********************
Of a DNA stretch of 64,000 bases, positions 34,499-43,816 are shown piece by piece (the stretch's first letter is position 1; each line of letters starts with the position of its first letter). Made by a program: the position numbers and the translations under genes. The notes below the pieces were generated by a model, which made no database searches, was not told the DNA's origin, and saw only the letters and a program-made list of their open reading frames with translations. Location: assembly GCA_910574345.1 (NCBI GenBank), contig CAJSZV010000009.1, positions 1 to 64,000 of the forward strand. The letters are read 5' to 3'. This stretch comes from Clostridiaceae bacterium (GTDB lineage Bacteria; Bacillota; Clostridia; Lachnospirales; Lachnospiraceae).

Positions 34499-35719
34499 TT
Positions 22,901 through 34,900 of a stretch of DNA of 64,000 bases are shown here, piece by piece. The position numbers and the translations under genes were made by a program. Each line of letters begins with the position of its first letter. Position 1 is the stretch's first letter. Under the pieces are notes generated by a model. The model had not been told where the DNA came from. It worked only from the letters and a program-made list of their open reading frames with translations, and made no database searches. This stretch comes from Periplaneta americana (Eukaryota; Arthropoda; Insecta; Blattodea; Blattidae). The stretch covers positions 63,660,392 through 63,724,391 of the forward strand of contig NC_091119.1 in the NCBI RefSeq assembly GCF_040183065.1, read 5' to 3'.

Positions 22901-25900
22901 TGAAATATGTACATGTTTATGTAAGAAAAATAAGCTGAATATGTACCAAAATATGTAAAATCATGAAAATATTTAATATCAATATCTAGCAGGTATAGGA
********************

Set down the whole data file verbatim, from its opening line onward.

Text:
Of a DNA stretch of 64,000 bases, positions 34,499-43,816 are shown piece by piece (the stretch's first letter is position 1; each line of letters starts with the position of its first letter). Made by a program: the position numbers and the translations under genes. The notes below the pieces were generated by a model, which made no database searches, was not told the DNA's origin, and saw only the letters and a program-made list of their open reading frames with translations. Location: assembly GCA_910574345.1 (NCBI GenBank), contig CAJSZV010000009.1, positions 1 to 64,000 of the forward strand. The letters are read 5' to 3'. This stretch comes from Clostridiaceae bacterium (GTDB lineage Bacteria; Bacillota; Clostridia; Lachnospirales; Lachnospiraceae).

Positions 34499-35719
34499 TT
Positions 22,901 through 34,900 of a stretch of DNA of 64,000 bases are shown here, piece by piece. The position numbers and the translations under genes were made by a program. Each line of letters begins with the position of its first letter. Position 1 is the stretch's first letter. Under the pieces are notes generated by a model. The model had not been told where the DNA came from. It worked only from the letters and a program-made list of their open reading frames with translations, and made no database searches. This stretch comes from Periplaneta americana (Eukaryota; Arthropoda; Insecta; Blattodea; Blattidae). The stretch covers positions 63,660,392 through 63,724,391 of the forward strand of contig NC_091119.1 in the NCBI RefSeq assembly GCF_040183065.1, read 5' to 3'.

Positions 22901-25900
22901 TGAAATATGTACATGTTTATGTAAGAAAAATAAGCTGAATATGTACCAAAATATGTAAAATCATGAAAATATTTAATATCAATATCTAGCAGGTATAGGA